63% of the glaciers in the tropical Andes were lost in the last 50 years
Sixty-three percent of the glacial area of the tropical Andes, covering parts of Colombia, Venezuela, Peru, Ecuador and Bolivia, has been lost during the last half century due to climate change, experts said Monday in Bogota. The data was released in the presentation of the conclusions of the program «Monitoring Andean tropical glaciers in a context of climate change,» which was financed by the Inter-American Development Bank (IDB).
The data was released in the presentation of the conclusions of the program «Monitoring Andean tropical glaciers in a context of climate change,» which was financed by the Inter-American Development Bank (IDB).
«In the last 50 years, 63% of the glacial area has been lost in the tropical Andes, within which Colombia has 37 square kilometers of glacial mass,» said the director of the Institute of Hydrology, Meteorology and Environmental Studies of Colombia (Ideam ), Omar Franco.
According to the official, of the perpetual snow of the Colombian Andes is lost annually between 3% and 5% «and it is presumed that between 30 and 40 years will be extinguished altogether».
The official also pointed out that 99% of the world’s tropical glaciers are in the Andes and Colombia owns 2% of those glaciers.
Franco emphasized the situation of the Sierra Nevada de Santa Marta, in the Caribbean department of Magdalena, which has lost «92% of its area (glacial) in the last century and a half.»
«Of the 6.7 square kilometers of glacier in the Sierra Nevada of Santa Marta has lost 5.5% in the last year and is presumed to be extinct in 30 years,» he added.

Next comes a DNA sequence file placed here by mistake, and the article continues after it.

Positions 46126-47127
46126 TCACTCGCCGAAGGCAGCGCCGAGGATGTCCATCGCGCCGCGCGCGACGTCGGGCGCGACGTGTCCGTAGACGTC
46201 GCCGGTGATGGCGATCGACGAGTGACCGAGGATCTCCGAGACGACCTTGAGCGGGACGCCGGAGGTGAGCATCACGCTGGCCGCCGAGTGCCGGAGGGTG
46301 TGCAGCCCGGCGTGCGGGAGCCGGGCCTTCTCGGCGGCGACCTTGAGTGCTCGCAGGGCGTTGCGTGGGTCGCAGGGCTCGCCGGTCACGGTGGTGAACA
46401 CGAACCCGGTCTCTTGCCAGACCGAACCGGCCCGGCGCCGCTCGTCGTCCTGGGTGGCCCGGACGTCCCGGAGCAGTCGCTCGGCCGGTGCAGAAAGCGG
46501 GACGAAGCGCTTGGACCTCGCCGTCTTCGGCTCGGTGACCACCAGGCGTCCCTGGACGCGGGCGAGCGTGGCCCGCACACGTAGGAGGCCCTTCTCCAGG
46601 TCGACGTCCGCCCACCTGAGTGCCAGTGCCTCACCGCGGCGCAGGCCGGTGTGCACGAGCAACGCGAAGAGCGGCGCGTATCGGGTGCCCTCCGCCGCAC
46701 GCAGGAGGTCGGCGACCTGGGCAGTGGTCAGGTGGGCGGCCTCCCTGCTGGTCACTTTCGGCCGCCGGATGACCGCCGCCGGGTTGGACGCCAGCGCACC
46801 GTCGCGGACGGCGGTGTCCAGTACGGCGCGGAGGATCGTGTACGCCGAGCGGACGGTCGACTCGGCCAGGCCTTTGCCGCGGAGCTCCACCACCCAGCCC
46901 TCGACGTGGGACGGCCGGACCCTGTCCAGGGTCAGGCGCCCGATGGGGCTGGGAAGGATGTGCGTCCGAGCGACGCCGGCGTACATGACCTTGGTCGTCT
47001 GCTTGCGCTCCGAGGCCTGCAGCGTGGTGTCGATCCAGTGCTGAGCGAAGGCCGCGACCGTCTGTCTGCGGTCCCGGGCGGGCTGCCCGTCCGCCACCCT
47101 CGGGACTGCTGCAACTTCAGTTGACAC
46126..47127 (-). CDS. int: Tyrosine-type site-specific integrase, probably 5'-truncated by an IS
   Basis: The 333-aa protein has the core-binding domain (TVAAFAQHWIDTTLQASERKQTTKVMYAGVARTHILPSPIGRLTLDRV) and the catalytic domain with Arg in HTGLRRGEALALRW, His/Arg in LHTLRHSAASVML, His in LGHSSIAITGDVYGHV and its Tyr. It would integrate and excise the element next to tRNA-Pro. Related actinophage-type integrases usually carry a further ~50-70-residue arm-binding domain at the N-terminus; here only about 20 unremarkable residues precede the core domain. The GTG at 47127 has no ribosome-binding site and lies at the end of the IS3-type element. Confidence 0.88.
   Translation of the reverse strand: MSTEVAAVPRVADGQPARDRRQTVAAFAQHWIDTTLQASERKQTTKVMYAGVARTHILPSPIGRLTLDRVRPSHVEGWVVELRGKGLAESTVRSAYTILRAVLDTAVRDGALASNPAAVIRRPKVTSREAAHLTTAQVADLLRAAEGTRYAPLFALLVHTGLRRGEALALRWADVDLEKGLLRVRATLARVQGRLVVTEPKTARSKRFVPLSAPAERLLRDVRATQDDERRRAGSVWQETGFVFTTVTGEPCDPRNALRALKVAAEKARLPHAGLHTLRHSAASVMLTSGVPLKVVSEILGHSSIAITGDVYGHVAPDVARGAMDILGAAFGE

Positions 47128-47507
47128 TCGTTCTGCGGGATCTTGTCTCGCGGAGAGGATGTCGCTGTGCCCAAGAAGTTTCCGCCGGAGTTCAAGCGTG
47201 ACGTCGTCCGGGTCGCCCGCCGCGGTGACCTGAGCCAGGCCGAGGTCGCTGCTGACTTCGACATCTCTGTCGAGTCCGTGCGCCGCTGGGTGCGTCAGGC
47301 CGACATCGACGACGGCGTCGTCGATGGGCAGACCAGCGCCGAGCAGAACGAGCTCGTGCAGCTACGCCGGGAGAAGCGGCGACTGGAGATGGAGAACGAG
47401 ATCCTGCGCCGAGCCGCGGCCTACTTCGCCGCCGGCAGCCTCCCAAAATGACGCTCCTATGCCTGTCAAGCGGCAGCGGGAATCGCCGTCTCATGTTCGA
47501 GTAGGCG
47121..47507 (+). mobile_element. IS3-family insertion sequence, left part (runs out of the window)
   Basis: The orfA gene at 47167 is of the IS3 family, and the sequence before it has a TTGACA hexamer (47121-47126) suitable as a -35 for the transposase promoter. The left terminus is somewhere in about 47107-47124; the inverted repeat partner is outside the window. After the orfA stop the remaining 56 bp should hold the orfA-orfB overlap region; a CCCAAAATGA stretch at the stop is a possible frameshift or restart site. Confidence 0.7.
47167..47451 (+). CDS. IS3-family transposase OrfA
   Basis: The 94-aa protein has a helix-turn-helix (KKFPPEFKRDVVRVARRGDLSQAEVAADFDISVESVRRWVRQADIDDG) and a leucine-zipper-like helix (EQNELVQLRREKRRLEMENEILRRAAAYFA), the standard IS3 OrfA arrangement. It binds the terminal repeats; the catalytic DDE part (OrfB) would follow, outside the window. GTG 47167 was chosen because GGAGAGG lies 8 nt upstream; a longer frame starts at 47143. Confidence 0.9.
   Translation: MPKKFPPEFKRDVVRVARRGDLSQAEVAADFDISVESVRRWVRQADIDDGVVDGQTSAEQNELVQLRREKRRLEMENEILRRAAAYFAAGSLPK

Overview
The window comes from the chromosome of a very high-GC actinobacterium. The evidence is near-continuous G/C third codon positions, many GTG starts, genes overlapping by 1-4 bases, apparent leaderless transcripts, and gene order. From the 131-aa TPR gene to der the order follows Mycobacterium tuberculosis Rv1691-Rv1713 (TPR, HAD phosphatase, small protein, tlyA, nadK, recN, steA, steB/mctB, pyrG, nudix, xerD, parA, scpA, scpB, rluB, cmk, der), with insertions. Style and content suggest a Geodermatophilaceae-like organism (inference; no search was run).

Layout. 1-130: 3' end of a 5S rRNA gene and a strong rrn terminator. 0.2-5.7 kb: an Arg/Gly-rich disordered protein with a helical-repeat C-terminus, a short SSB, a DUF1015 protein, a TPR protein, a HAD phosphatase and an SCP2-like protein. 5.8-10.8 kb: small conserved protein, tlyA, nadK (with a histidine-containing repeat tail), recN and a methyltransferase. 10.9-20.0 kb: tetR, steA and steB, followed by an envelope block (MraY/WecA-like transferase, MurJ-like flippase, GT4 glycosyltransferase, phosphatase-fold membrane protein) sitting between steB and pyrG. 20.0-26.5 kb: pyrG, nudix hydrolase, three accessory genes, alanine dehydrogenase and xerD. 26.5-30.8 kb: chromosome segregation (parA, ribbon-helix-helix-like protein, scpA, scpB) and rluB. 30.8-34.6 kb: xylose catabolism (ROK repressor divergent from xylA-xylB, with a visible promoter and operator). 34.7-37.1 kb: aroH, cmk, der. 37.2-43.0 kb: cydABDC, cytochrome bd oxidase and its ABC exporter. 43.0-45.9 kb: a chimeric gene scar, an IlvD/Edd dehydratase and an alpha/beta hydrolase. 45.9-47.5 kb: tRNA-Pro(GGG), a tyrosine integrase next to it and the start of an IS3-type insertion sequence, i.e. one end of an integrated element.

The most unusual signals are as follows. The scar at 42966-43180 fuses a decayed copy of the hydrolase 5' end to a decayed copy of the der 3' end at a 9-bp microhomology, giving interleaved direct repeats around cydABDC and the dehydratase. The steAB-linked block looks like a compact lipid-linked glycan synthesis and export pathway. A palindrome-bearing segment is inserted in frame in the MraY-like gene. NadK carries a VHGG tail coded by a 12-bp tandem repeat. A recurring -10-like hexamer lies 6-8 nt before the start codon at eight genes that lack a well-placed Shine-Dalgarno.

In the «Monitoring of Andean tropical glaciers in a context of climate change», made during the last two years, the IDB invested 1.5 million dollars.
In addition to the Sierra Nevada de Santa Marta, the regions of Carihuayrazo, Cotopaxi and Chimborazo in Ecuador, the Central Cordillera in Peru and the Ulla Khaya Glacier in the Apolobamba Cordillera in Bolivia were studied along the project.
The objective of the initiative was to consolidate one of the «most important global monitoring, reporting and verification of glacial activity» networks in order to document the process of retreat that the giants have experienced due to climate change in the four countries included in the project.
The entities that participated in the program were the NGO Conservation International of Colombia, Ideam, the Ministry of Environment and Water of Bolivia, the National Institute of Meteorology in Hydrology of Ecuador (INAMHI) and the National Water Authority of Peru (ANA) .